Lesser red wines benefit braised beef
A recent blind wine-tasting proved a point to my partner.
With two bottles of red wine open on the kitchen counter, I convinced him I needed to open a third. The other two, simply put, were not good.
Fortunately, one was bestowed from a family member’s entire case with the caveat that she didn’t particularly care for it and wasn’t sure why she had purchased such quantity. On my palate, the California old vine zinfandel had the musty aroma of old books.
The other, unfortunately, was a waste of about $10, paid to a local winery via a locally owned grocery store. I felt sure I had tried the red blend in preceding months but this time tasted overripe — almost rotting— fruit. I theorized a mistake was made somewhere between the winemaking, bottling and storage process.
The wine that cleansed the plonk from my palate was Sokol Blosser’s Evolution 2020 Big Red, a nicely balanced, harmonious blend, or so I told my partner. Just to make sure I wasn’t influenced by labels or other aesthetics of the bottles and their contents, he set up a blind tasting for me. Correctly identifying each of the three, I asked him to give his verdict before I described what I tasted. We agreed the Big Red was the only truly drinkable option.
So, he asked, what to do with the other two? The old vine zinfandel, I said, would deepen the flavor of red sauce with our next spaghetti-and-meatballs meal. I’m more leery of the local red blend but figure the offending notes would soften during a long cooking time and be less detectable next to rich meat.
A classic beef Bourguignon would fill the bill nicely. Similarly braised, this flank steak is piled onto crunchy ciabatta rolls with melted Gruyere cheese for a gourmet cheesesteak perfectly paired with a well-rounded red wine.
Red Wine-Braised Flank Steak With Roasted Peppers, Onions and Gruyere
3 tablespoons vegetable oil
1 pound flank steak
1 medium carrot, cut into large dice
1/2 white onion, cut into large dice
2 garlic cloves, quartered
2 to 3 cups red wine
2 large sprigs fresh thyme
2 teaspoons salt, divided
1 red bell pepper
1 large red onion, sliced crosswise into 3/4-inch wheels
2 tablespoons olive oil
1/2 teaspoon sherry vinegar
4 ciabatta rolls
8 slices Gruyère cheese
Preheat oven to 350 F.
Choose an ovenproof skillet (with a lid) or Dutch oven large enough to fit the meat in snugly but still lie flat. Add 2 tablespoons of the vegetable oil to skillet over high heat. When oil begins to shimmer, add meat and cook for 5 to 7 minutes on each side, until deep brown in color. Remove the meat and set aside.
Reduce heat to medium-high. Add the carrot, onion and garlic, and sauté until vegetables start to brown but are still firm. Return meat to pan, and add enough of the red wine to come 3/4 of the way up meat’s sides.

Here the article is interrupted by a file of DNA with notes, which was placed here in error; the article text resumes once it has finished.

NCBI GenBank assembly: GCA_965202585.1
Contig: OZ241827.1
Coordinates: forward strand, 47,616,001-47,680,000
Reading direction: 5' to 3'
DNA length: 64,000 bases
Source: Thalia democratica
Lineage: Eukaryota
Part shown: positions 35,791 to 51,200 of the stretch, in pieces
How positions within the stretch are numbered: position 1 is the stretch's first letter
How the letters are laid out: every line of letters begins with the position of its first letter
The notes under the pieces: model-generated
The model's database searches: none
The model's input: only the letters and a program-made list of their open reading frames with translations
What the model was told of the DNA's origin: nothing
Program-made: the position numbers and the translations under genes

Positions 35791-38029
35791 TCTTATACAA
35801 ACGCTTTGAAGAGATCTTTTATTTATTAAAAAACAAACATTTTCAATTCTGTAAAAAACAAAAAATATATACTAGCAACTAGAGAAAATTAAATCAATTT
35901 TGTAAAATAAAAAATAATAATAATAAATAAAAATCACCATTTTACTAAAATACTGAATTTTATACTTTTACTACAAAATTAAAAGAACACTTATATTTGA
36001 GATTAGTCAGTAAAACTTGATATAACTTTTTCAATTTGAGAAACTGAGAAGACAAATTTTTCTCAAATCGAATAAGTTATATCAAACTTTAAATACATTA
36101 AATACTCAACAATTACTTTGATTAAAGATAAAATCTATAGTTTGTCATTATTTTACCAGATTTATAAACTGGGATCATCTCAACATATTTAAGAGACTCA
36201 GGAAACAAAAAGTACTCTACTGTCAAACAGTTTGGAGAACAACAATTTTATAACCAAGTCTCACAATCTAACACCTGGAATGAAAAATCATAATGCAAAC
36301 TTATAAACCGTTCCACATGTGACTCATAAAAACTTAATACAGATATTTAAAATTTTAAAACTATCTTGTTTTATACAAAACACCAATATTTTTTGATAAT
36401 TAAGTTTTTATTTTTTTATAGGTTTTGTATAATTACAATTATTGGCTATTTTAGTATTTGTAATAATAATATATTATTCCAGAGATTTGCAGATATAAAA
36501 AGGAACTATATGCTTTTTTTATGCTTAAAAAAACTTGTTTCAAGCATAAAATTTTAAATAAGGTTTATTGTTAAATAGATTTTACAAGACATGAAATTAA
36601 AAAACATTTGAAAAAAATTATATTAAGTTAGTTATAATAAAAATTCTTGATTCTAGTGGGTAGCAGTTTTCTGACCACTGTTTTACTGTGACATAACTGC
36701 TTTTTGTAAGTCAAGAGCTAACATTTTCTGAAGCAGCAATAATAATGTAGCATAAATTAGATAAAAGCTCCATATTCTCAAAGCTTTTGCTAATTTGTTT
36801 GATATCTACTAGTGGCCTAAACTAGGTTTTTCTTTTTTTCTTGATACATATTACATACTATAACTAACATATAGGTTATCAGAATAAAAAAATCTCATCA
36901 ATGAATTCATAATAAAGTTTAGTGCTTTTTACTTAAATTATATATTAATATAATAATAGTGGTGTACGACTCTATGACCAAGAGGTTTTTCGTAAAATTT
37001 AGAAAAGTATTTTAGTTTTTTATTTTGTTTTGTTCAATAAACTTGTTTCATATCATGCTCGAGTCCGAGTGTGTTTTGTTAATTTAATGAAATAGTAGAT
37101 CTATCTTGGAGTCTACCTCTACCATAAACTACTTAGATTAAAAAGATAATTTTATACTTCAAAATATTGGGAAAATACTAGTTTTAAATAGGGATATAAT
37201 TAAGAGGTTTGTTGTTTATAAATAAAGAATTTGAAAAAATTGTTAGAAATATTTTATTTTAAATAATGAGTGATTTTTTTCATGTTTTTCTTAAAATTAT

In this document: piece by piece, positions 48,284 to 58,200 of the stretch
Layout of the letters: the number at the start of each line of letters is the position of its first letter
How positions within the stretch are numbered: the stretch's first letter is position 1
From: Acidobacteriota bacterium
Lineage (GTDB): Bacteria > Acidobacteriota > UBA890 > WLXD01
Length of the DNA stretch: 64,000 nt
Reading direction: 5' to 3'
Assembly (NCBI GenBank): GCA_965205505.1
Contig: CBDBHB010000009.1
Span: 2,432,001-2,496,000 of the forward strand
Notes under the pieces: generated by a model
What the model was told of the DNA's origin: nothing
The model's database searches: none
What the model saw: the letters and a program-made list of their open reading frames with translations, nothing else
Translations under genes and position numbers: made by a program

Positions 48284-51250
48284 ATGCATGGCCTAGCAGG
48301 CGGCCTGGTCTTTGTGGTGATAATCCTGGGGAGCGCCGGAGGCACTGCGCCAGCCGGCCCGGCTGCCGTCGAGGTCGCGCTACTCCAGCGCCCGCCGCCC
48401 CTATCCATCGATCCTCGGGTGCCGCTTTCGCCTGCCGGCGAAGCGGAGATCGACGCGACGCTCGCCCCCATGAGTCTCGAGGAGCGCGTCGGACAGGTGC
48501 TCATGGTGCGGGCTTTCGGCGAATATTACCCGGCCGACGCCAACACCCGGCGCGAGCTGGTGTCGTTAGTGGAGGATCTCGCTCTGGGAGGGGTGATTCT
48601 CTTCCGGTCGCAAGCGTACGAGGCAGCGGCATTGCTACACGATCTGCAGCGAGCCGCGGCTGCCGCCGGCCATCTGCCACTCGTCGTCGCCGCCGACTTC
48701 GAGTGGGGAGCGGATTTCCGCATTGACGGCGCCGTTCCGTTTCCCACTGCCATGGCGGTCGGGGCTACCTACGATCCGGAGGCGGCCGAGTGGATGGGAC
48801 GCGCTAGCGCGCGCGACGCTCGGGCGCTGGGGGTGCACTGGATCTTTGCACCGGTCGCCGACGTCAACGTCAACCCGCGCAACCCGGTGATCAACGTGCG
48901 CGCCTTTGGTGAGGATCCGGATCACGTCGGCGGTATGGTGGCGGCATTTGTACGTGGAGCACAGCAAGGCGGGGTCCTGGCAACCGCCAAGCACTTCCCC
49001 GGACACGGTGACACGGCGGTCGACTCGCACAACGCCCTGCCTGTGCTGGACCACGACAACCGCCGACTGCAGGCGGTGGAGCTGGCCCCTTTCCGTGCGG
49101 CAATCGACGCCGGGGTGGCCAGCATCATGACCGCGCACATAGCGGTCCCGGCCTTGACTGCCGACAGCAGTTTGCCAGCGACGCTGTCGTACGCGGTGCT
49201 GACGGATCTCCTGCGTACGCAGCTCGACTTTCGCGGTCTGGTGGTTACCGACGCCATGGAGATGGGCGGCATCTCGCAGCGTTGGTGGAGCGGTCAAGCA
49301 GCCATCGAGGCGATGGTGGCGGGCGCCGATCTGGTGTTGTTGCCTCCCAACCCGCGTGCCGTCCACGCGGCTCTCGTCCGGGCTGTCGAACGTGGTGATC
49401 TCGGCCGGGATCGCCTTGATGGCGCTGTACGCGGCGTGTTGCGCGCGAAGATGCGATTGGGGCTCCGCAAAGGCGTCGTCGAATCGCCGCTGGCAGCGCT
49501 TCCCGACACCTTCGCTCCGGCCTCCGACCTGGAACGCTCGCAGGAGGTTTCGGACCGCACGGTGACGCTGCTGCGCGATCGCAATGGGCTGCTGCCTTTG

Add the thyme and 1 teaspoon of the salt. Cover and transfer to preheated oven. Braise meat for 2 1/2 hours, checking occasionally to make sure liquid does not dry out (if it does, add more wine). Meat should be very tender and soft enough to pull apart with a fork. Transfer to a plate to rest and cool.
While meat cooks, roast the red pepper over a high flame, turning occasionally with tongs, until charred all over. Place in a bowl, cover with plastic wrap and rest for 20 minutes. Rub off charred parts with your fingers (some charred parts are fine) and slice pepper into strips. If you do not have a gas stove, place pepper on a foil-covered baking sheet and place in preheated oven, turning occasionally, until soft and wrinkled all over, for about 45 to 55 minutes. Remove and, when cool enough to touch, slice pepper into strips.
Brush the red onion with remaining 1 tablespoon vegetable oil. In a skillet over high heat, grill onion — without separating into individual rings — until charred on outside and slightly cooked on inside. Place in a bowl and separate into rings. Add roasted peppers, the olive oil, sherry vinegar and remaining 1 teaspoon salt; mix well.
Strain meat’s cooking liquid in into a bowl. With 2 forks, separate meat into chunky strings and roughly cut them crosswise into 2- to 3-inch pieces. Combine meat with juices and coat well.
Slice the ciabatta rolls in half. Place 1 slice of the cheese on each bottom and top half. Arrange meat on bottom halves and peppers on top halves; place all roll pieces in preheated 350-degree oven. Cook until cheese is melted. Place top halves on bottom halves, cut each sandwich in half and serve.
Makes 4 sandwiches.
Recipe adapted by Tribune News Service from “’Wichcraft” by Tom Colicchio and Sisha Ortúzar.